The bishop of Alexandria with great clearness, candour, and moderation, explained himself at large in a work which he entitled a Refutation and Apology *. In the small remains of this work it appears, that he held the consubftantiality of the Son with the Father, and he described the Trinity in Unity, equally steering clear of the rock of Sabellianism, which confounds the perfons, and that of Arianifm, which divides the lubstance. And it appears that his teftimony may be added to that of the priinitive fathers all along on this subject.
“ The Father, says he, cannot be separated from the Son, as he is the Father; for that name at the same time establishes the relation. Neither caii the Son be separated from the Father ; for the word Father implies the union ; and the Spirit is in their hands, because it cannot exist withouc him who sends it to him who bears it. Thus we understand the indivisible Unity of the Trinity; and we comprehend the Trinity in the Unity without any diminution.” This account was latisfactory to the whole church, and was allowed to contain the sense of christians on the doctrine.
fame * Athan, de Sent.See Fleury, L. iv. book 1:
In the year (wo hundred and fixty-four the heresy of Paul of Samosata began to be famous, and a degeneracy both in principle and practice, hitherto very uncommon within the pale of chriftianity, attracted the notice of all who wished well to the souls of men. Paul was the bishop of Antioch: it gives one no very high idea of the state of ecclesiastical discipline in that renowned church, chat such a man should ever have been placed at its head at all. But it is no new thing for even fincere christians to be dazzled with the paris and eloquence of corrupt men. The ideas of this man leem to have been perfectly fecular, and Zenobia of Palmyra, who at that time diled herself Queen of the East, and reigned over a Jarge part of the empire, which had been corn from the indolent hands of Gallienus, defirca his instructions in christianity *It does not appear that her motives had any thing in them beyond philosophical curiosity. The mafter and the scholar were well suited to each other, and Paul taught her his own conceptions of Jesus Chrift, that he was by nature a common man as we are. The disorders of his life and the heterodoxy of his doctrine could no longer be endured.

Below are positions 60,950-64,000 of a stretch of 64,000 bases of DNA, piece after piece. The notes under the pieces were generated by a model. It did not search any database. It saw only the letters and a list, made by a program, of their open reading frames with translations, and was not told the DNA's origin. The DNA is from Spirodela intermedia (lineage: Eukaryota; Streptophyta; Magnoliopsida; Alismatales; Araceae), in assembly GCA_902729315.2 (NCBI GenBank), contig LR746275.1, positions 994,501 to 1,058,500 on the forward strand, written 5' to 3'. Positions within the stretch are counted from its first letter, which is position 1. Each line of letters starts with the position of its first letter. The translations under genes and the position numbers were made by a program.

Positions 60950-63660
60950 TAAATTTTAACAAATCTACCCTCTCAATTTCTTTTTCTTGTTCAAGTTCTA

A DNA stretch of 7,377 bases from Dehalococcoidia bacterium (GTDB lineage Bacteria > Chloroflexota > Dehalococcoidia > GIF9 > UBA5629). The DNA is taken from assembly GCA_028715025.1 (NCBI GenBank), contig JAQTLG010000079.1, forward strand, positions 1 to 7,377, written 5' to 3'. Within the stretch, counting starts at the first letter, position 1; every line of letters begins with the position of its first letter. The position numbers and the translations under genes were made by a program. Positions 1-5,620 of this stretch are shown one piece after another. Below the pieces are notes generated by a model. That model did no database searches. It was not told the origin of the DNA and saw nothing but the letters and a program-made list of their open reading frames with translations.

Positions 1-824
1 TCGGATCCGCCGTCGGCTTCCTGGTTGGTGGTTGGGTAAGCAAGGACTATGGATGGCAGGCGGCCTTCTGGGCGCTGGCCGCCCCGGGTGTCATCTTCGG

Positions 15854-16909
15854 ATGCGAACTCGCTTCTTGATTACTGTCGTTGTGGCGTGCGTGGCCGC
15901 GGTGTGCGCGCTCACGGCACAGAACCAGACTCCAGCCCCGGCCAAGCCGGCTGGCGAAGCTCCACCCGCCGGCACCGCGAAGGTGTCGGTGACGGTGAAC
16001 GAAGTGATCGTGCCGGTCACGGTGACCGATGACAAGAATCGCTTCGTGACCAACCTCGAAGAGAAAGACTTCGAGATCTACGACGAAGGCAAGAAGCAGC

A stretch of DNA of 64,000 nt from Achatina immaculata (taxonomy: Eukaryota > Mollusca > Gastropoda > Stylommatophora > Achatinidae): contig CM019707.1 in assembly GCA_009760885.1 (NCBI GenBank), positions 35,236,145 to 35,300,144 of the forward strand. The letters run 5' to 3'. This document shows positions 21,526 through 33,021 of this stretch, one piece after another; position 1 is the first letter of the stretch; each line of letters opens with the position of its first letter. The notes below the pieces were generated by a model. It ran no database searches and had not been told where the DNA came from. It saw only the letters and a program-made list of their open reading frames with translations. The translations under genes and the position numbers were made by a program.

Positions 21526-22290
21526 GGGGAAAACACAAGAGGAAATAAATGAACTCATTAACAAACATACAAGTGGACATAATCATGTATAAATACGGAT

There is in fact more necessary connection between
these * Atbao. tom. 11, p. 857. Fleury, Eufeb. rü, chap. 6, &c.
these two than the world is ready to believe ; because holiness can only be the effect of christian truth. The bishops met at Antioch to consider bis case ; among these particularly Firmilian of Cæfarea in Cappadocia, Gregory * Thaumaturgus, and Athenodorus, who were brethren and bishops in Pontus, and Theotecnes of Cæfarea in Palestine. A number of ministers and deacons besides met together on the occasion. In several sessions the case of Paul was argued. Firmilian seems to havé presided, and Paul was induced to recant, and gave luch appearances of sincerity that Firmilian and the council believed him. The matter Nept therefore for the present, and Paul continued in his bishopric.
It was in this year two hundred and fixty-four, the twelfth of Gallienus, that Dionysius of Alexan. dria died, after having held the See seventeen years. He had been invited to the council; buc pleaded in excuse his great age and infirmities : he however sent a letter to the council containing his advice, and addressed the church of Antioch without taking any notice of her bishop. This was the last service paid by this great and good man to the church of Christ, after having gone through a variety of hardships, and distinguished himself by his steady piery in the cause of Christ. His having been a pupil of Origen in his younger years was no great advantage to his theological knowledge ; but there are in him the strongeit marks of unquestionable good sense and moderation, as well as of genuine piecy, and it is to be regretted that our materials concerning him are so defective.
Gallienus having reigned fifteen years, Claudius succeeded, and after a reign of two years, in which
he See his Life in Chap below.